In roughly 3-4% of pregnancies, expectant mothers end up with babies who are in the breech position at term. The vast majority of these babies are delivered via a planned cesarean section. Many women, however, utilize various methods in an effort to turn their babies so they can deliver naturally.
One option is external cephalic version, or ECF, during which the baby is manually turned externally through the belly. Though this technique is safe and often effective, it also tends to be quite uncomfortable. An alternative that many women have embraced is moxibustion.
Moxibustion: What Is It?
Moxibustion is a Traditional Chinese Medicine therapy during which burning herbs known a moxa are held close to the skin near specific acupoints. The herb traditionally used is Chinese mugwort, which is known for its medicinal properties. It is believed that moxibustion removed blockages that prevent Qi, or vital energy, from flowing through the body along pathways known as meridians. Clearing blockages is said to do everything from curing headaches and easing the pain of arthritis to turning breech babies.
How Moxibustion Is Used to Turn Breech Babies
When attempting to turn a breech baby using moxibustion, the burning moxa is usually held close to the fifth toes on both feet. Treatment usually begins between the 28th and 37th weeks of pregnancy and is performed up to 10 times per day. During each session, the burning moxa is held close to the toes for 15 to 20 minutes.
How it Works
Burning moxa near the toes stimulates heat receptors. It is believed that the warmth stimulates the release of two pregnancy hormones – prostaglandins and placental estrogen. The release of these hormones can cause uterine contractions which can, in turn, encourage the baby to move.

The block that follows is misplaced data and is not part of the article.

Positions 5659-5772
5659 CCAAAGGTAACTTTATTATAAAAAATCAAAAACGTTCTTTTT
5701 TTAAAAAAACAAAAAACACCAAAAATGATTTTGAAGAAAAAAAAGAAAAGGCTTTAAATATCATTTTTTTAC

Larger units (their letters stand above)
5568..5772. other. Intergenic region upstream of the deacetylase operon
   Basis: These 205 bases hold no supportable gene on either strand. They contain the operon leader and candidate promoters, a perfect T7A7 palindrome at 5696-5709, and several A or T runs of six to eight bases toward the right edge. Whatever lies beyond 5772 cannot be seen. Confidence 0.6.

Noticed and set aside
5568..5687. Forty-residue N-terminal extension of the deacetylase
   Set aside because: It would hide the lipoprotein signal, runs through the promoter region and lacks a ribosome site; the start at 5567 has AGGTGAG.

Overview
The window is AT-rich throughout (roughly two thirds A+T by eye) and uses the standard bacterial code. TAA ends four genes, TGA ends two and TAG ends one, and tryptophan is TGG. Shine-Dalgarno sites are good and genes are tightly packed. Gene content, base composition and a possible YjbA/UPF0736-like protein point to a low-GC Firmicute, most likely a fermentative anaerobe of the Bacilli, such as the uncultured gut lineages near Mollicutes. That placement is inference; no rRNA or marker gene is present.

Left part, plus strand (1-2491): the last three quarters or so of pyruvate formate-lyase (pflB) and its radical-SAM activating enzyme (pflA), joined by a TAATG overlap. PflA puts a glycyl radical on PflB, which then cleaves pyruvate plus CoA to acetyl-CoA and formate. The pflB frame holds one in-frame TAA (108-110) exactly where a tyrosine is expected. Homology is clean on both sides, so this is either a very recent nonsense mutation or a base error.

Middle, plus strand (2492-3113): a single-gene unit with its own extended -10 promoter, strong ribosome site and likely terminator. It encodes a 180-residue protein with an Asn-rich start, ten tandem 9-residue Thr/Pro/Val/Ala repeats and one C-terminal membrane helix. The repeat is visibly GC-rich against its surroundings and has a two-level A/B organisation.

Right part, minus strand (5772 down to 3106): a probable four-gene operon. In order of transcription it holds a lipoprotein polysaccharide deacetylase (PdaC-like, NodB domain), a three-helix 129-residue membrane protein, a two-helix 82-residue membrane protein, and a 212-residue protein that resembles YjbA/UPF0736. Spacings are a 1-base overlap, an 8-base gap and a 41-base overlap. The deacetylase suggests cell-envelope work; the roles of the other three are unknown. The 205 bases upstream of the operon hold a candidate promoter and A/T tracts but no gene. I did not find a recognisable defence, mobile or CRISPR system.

What the Science Says
While moxibustion has been performed for thousands of years, scientific studies regarding its effectiveness are limited. One study, however, that compared the effectiveness of moxibustion to the effectiveness of acupuncture found that fewer expectant mothers in the moxibustion group had breech babies at birth than those in the acupuncture group.
Another study, which included 226 women, found that women who received moxibustion plus acupuncture had a 27% decrease in the risk of a baby being breech at birth compared to those who received no treatment. The same study also showed a 21% decrease in the risk of having a C-section for those who received moxibustion and acupuncture.
In a study in which one group received moxibustion and postural techniques and the other received postural techniques alone, those who received moxibustion showed a 74% decrease in the risk of a baby being breech at term.
Moxibustion has been used to treat all sorts of problems for thousands of years. Studies are still being conducted to determine its effectiveness, but emerging research indicates that it can be an effective tool for turning breech babies. And thanks to at-home moxibustion tools like EasyMoxi, expectant mothers can try this technique themselves without having to seek out a Traditional Chinese Medicine practitioner.